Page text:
PTA-UK's annual survey of members
shows that the average PTA committee comprises between five and ten
members. However, anecdotally we know that many PTAs continue
to operate sometimes with considerably fewer numbers. (NB:
the PTA-UK model constitution stipulates that
the minimum number of members a committee can have is two.)
This can make the workload
difficult to manage and often means that it is hard to recruit new
members as there is a general fear about the time commitment
Whilst is it feasible to continue
to operate with a limited number of committee members, you will
find it beneficial to develop strategies to deal with the workload
and engage new recruits.
It is very important to be flexible
and think creatively to ensure that your PTA committee gets all the
support it needs. Firstly, parents (and others) that wish to
volunteer, do not actually need to be a member of the
committee. Many PTAs operate very successfully with a small
committee supported by a dedicated group of PTA helpers which can
be called on to assist with events. New volunteers are often
happier to give their support occasionally and for a limited amount
of time at events as opposed to making an on-going commitment to
the committee. This approach can often lead to the volunteer
feeling more comfortable about taking on a more active role,
perhaps as a committee member or even an officer's role.
Survey parents to find out what
skills they have and how often and when they might be happy to help
out. Make it clear that all offers of help are welcome, no
matter how small. PTAs have found that this is a particularly good
way of getting Dads involved who tend to prefer giving practical
support rather than joining the committee.
Alternatively, if you are planning
an event draw up a specific list of what support is needed and ask
parents to volunteer. Making the level of commitment explicit
and therefore quantifiable for parents is likely to increase the
numbers coming forward.
If you are struggling to get
committee members again think about being flexible. Offering
an officer role as a job share might make it more likely that it
gets filled. This could also be sold to prospective committee
members on the basis that it is a good way to get to know another
parent at the school. Alternatively, for more complex roles
such as the Chair or Treasurer consider having a period where the
current and new office holders overlap so that the incoming
committee member has an opportunity to learn the ropes.
It also pays to be fairly
brazen. If there is a parent who you feel would be a good
member of the committee there is nothing to stop you approaching
them direct and saying as much. Talk to the school about
parents that volunteer in the classroom; there is evidence to say
that people who volunteer in one capacity are more likely to offer
their support in additional roles.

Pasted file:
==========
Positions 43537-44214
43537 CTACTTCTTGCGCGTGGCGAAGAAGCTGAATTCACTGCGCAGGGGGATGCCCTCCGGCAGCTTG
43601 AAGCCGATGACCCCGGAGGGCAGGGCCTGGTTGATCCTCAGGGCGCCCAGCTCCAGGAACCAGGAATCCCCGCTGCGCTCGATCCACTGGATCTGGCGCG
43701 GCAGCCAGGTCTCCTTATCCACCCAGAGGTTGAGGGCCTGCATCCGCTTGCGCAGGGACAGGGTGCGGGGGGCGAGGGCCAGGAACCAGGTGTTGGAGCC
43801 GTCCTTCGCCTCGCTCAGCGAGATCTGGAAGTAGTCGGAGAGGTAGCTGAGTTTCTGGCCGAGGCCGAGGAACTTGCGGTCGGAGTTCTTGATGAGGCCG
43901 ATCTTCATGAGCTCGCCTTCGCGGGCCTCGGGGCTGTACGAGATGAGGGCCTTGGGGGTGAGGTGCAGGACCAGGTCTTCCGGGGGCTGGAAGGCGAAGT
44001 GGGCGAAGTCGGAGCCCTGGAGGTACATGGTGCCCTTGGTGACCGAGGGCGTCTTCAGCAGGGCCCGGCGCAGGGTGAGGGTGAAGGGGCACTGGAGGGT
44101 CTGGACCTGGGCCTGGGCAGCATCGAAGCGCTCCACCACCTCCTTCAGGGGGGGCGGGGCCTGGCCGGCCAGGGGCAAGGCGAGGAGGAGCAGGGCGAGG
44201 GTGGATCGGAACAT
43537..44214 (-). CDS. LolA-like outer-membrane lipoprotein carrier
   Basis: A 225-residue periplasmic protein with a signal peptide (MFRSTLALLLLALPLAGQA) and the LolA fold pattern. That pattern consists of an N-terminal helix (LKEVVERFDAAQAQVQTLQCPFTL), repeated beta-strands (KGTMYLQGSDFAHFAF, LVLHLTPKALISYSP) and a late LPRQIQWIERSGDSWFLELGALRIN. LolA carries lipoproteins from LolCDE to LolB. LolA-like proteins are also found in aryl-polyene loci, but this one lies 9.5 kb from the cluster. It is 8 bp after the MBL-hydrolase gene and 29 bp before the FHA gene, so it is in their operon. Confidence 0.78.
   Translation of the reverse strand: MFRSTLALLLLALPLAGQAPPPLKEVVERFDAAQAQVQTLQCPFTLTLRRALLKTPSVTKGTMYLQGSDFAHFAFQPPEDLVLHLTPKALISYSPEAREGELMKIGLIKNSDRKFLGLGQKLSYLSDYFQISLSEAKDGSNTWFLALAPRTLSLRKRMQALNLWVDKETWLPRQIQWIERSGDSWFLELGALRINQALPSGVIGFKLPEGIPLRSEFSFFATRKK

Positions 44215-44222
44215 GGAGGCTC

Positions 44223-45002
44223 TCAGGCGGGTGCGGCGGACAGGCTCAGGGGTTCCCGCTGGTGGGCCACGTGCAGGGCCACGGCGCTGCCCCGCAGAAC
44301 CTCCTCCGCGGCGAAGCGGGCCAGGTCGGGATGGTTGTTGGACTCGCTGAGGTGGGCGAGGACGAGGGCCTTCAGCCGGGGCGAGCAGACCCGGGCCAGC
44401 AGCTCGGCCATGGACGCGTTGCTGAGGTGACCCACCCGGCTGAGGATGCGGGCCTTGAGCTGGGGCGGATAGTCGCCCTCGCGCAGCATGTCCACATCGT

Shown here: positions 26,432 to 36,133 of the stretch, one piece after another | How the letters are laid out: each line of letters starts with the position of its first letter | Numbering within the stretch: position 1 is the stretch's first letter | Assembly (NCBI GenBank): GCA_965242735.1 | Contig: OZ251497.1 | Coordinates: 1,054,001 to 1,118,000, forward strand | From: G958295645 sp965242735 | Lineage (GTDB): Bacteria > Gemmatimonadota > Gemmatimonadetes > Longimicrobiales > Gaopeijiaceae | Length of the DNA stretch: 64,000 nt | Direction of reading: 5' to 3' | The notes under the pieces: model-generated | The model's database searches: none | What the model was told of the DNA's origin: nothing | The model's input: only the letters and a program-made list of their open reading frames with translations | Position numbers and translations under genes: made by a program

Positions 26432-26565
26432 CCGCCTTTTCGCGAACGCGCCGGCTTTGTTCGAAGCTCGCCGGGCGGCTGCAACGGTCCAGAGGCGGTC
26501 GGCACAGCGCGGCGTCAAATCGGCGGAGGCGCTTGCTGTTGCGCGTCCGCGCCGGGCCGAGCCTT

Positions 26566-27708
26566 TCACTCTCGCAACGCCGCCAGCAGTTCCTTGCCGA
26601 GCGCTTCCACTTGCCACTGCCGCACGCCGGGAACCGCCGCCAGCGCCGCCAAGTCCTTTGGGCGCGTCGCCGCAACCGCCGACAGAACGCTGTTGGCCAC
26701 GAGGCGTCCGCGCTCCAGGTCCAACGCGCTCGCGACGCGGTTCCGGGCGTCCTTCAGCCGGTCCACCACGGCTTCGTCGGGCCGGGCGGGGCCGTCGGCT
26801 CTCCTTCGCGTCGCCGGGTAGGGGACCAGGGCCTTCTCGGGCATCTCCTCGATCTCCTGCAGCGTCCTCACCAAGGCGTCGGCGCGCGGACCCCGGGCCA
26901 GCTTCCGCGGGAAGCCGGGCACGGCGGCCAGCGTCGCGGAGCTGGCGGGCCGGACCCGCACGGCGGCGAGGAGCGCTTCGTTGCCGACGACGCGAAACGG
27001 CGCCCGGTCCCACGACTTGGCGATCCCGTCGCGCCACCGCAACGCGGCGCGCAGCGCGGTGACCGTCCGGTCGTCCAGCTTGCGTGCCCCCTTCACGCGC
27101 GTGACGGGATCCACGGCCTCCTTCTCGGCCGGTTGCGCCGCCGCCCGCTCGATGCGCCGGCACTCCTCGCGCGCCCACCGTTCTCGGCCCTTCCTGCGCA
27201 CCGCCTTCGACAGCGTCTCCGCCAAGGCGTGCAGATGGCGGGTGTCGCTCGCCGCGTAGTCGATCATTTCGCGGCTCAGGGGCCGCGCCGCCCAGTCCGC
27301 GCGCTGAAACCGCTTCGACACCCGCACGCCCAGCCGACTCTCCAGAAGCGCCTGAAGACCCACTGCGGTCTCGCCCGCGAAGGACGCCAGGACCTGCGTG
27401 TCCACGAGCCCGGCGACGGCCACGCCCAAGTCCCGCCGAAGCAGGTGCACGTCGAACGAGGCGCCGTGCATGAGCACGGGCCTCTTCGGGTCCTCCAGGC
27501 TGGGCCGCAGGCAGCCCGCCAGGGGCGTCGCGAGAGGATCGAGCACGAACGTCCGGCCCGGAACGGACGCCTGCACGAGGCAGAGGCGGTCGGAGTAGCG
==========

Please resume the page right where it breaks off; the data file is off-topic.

Many successful PTAs operate a
'class rep' system. This is a simple idea, whereby one or two
parents, represent a class or year group. It is then their
responsibility to promote forthcoming events to other class / year
group parents and to seek additional one-off offers of assistance
for events such as stallholders for the summer fair.
Most importantly make sure that
your PTA is open to all and is welcoming and friendly.
Sometimes committees can seem like a 'closed shop' to those not
involved - run by a group that know each other well and therefore
it appears hard to join or become part of. Target parents
when they are new to the school, making it clear all are welcome
and offering the PTA as a way to get to know the school and other
parents. A good way to do this is to make your first event of
the school year a social one, specifically for new parents.
This could be fairly low key - simply meeting in the pub for a
drink, to get to know people, or an informal coffee morning. The
PTA-UK has produced a template to enable its members to create a booklet for new
parents to welcome them to your school and introduce them to your
PTA, its operation, work and achievements.
Once you have established your
loyal band of supporters it is really important to say thank
you. Whilst they may be volunteering for the sake of the
school and their children parents will want to know that their
contribution matters and is valuable. Get the children and
the school to write appropriate thank you cards or possibly do a
thank you assembly where the children get the opportunity to thank
members of the PTA direct.
• build up a group of
occasional volunteers who don't want to be members of the committee
but who are happy to lend their support from time to time
• survey parents to understand what skills they can
• be specific about what support is needed for an event and
ask parents to volunteer
• consider introducing a class rep system
• to gain new committee members consider job share roles and
work shadowing especially where parents lack confidence
• target parents that it is felt will make good committee
• make sure the committee is open and welcoming to all
• remember to say thank you for any support
• All Saints Primary School
PTA in Marple has been given permission by the headteacher to
incorporate a skills audit into Parents' Evening. The head and the
staff ask a few relevant questions of parents as they conclude
their parents' evening discussions. This information is then
fedback to the PTA.